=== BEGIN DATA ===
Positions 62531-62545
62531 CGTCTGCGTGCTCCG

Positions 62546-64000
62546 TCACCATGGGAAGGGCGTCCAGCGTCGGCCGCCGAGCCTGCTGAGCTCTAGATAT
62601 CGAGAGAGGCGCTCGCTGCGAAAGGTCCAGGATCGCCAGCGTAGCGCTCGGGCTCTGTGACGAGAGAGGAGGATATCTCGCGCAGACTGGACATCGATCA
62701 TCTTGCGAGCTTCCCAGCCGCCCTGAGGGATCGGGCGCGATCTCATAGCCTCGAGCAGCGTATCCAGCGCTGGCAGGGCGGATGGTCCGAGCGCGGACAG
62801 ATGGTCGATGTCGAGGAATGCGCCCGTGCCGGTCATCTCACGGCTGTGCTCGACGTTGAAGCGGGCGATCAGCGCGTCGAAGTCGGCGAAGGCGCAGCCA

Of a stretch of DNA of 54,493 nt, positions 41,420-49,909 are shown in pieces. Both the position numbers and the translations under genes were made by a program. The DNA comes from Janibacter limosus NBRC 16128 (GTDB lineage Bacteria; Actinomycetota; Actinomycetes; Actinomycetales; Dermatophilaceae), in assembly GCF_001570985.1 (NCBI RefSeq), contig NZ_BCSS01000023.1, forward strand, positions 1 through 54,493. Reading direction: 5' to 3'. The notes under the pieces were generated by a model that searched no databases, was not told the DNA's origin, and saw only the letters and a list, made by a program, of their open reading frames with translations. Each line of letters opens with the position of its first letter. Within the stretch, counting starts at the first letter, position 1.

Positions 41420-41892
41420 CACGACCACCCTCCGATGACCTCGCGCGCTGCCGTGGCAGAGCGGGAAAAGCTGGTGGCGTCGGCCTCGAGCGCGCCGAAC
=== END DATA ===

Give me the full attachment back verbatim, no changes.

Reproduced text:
Positions 62531-62545
62531 CGTCTGCGTGCTCCG

Positions 62546-64000
62546 TCACCATGGGAAGGGCGTCCAGCGTCGGCCGCCGAGCCTGCTGAGCTCTAGATAT
62601 CGAGAGAGGCGCTCGCTGCGAAAGGTCCAGGATCGCCAGCGTAGCGCTCGGGCTCTGTGACGAGAGAGGAGGATATCTCGCGCAGACTGGACATCGATCA
62701 TCTTGCGAGCTTCCCAGCCGCCCTGAGGGATCGGGCGCGATCTCATAGCCTCGAGCAGCGTATCCAGCGCTGGCAGGGCGGATGGTCCGAGCGCGGACAG
62801 ATGGTCGATGTCGAGGAATGCGCCCGTGCCGGTCATCTCACGGCTGTGCTCGACGTTGAAGCGGGCGATCAGCGCGTCGAAGTCGGCGAAGGCGCAGCCA

Of a stretch of DNA of 54,493 nt, positions 41,420-49,909 are shown in pieces. Both the position numbers and the translations under genes were made by a program. The DNA comes from Janibacter limosus NBRC 16128 (GTDB lineage Bacteria; Actinomycetota; Actinomycetes; Actinomycetales; Dermatophilaceae), in assembly GCF_001570985.1 (NCBI RefSeq), contig NZ_BCSS01000023.1, forward strand, positions 1 through 54,493. Reading direction: 5' to 3'. The notes under the pieces were generated by a model that searched no databases, was not told the DNA's origin, and saw only the letters and a list, made by a program, of their open reading frames with translations. Each line of letters opens with the position of its first letter. Within the stretch, counting starts at the first letter, position 1.

Positions 41420-41892
41420 CACGACCACCCTCCGATGACCTCGCGCGCTGCCGTGGCAGAGCGGGAAAAGCTGGTGGCGTCGGCCTCGAGCGCGCCGAAC